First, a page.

Maryland House Delegate Heather Mizeur (District 20) emphasizes the importance of staying focused on both job creation and protecting the environment, and that “composting marries the two perfectly.” Mizeur sponsored successful composting legislation in 2011 and 2013 allowing state agencies to update permitting regulations and make recommendations on how to improve composting in the state. Pay Dirt calls for a moratorium on building new trash incinerators while new regulations and support for composting are put in place. By doing this, Platt contends, “our communities will benefit from cleaner air, more jobs, enhanced soil quality, healthier watersheds and more resilient economies.” Both reports were produced by ILSR’s Composting Makes $en$e Project with funding support from the Town Creek Foundation and the University of the District of Columbia’s Water Resources Research Institute. They are available at www.ilsr.org/initiatives/composting.
BioCycle’s on-line directory, www.findacomposter.com, is in the process of being updated and expanded (see page 6). Launched in 2007 by BioCycle and the Biodegradable Products Institute (BPI), FindAComposter is the only comprehensive, public and free on-line directory of composting facilities in the U.S. and Canada. BioCycle, BPI and several BPI member companies are collaborating to verify/update current listings and add additional ones. Growing numbers of generators are seeking outlets for their food waste streams as well as other source separated organics. In addition, FindAComposter is utilized by consumers looking for compost to buy.
If your composting facility is currently listed in www.findacomposter.com, take a moment to review your listing and make any changes. If you are a composting facility in the U.S. or Canada and are not listed, please take a few minutes to create a listing. Only regulatory-compliant (i.e., permitted, registered and/or officially exempt from permits) composting facilities will be listed in the database. Any type of permitted composting operation is eligible for inclusion, including food waste composting sites located at universities, colleges, correctional facilities, restaurants, hotels and on-farm operations that typically are exempt from permitting requirements but are registered with (or have notified) a regulatory agency. All listing, are reviewed and verified by BioCycle editors before they become active in the on-line directory. Please contact email@example.com with any questions.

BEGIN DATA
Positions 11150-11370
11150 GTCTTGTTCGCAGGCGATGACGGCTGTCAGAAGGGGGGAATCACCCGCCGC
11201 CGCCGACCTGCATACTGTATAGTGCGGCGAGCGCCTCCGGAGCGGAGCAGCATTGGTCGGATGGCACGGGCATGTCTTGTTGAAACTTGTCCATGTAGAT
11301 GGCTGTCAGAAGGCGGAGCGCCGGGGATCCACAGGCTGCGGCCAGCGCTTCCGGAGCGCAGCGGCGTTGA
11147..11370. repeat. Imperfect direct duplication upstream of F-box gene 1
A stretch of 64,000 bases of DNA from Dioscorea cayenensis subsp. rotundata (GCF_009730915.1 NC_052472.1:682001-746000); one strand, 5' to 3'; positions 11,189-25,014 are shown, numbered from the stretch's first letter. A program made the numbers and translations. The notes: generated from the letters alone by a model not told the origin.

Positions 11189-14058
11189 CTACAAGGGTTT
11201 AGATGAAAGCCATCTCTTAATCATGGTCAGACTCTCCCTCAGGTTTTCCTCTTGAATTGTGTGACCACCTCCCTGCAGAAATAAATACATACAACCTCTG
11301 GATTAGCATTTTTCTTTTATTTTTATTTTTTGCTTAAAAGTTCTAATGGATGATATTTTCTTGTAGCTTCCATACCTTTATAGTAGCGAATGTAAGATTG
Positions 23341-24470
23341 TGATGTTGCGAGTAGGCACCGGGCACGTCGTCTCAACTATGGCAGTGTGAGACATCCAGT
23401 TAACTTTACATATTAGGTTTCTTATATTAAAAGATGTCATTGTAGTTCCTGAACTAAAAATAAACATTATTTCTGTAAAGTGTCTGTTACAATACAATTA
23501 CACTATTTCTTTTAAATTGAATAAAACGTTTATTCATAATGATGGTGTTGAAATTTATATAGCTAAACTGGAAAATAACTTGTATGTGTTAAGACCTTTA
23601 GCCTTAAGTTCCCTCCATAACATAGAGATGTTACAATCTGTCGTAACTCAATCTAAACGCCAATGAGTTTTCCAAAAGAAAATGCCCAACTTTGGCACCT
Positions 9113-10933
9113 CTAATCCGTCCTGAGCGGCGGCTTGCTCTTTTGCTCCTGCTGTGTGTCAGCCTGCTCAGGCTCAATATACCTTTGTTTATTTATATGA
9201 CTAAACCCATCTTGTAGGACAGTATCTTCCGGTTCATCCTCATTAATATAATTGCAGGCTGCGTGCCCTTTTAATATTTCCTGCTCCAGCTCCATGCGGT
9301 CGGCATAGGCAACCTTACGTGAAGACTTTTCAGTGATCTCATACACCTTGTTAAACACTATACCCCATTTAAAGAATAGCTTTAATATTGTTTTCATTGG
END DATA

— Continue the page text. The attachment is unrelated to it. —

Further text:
Best Option For Managing Zero Waste “Leftovers”
A quote by Anthony Orlando, CEO of Covanta, in an issue of Waste & Recycling News last year (4/16/12) got Eric Lombardi, Executive Director of EcoCycle in Boulder, Colorado thinking that it might be time to conduct an in-depth environmental impact analysis on the options available to manage materials remaining in the waste stream after maximizing the zero waste strategies of source reduction, recycling and composting. Said Orlando: “We think [our clients should] absolutely [be] pushing the recycling, but then looking to do the best with what’s leftover after that recycling. And clearly, the answer, whether you listen to the [European Union], the U.S. EPA or any kind of policy initiative, the best environmental answer after you’ve recycled is to convert what’s left over into energy.”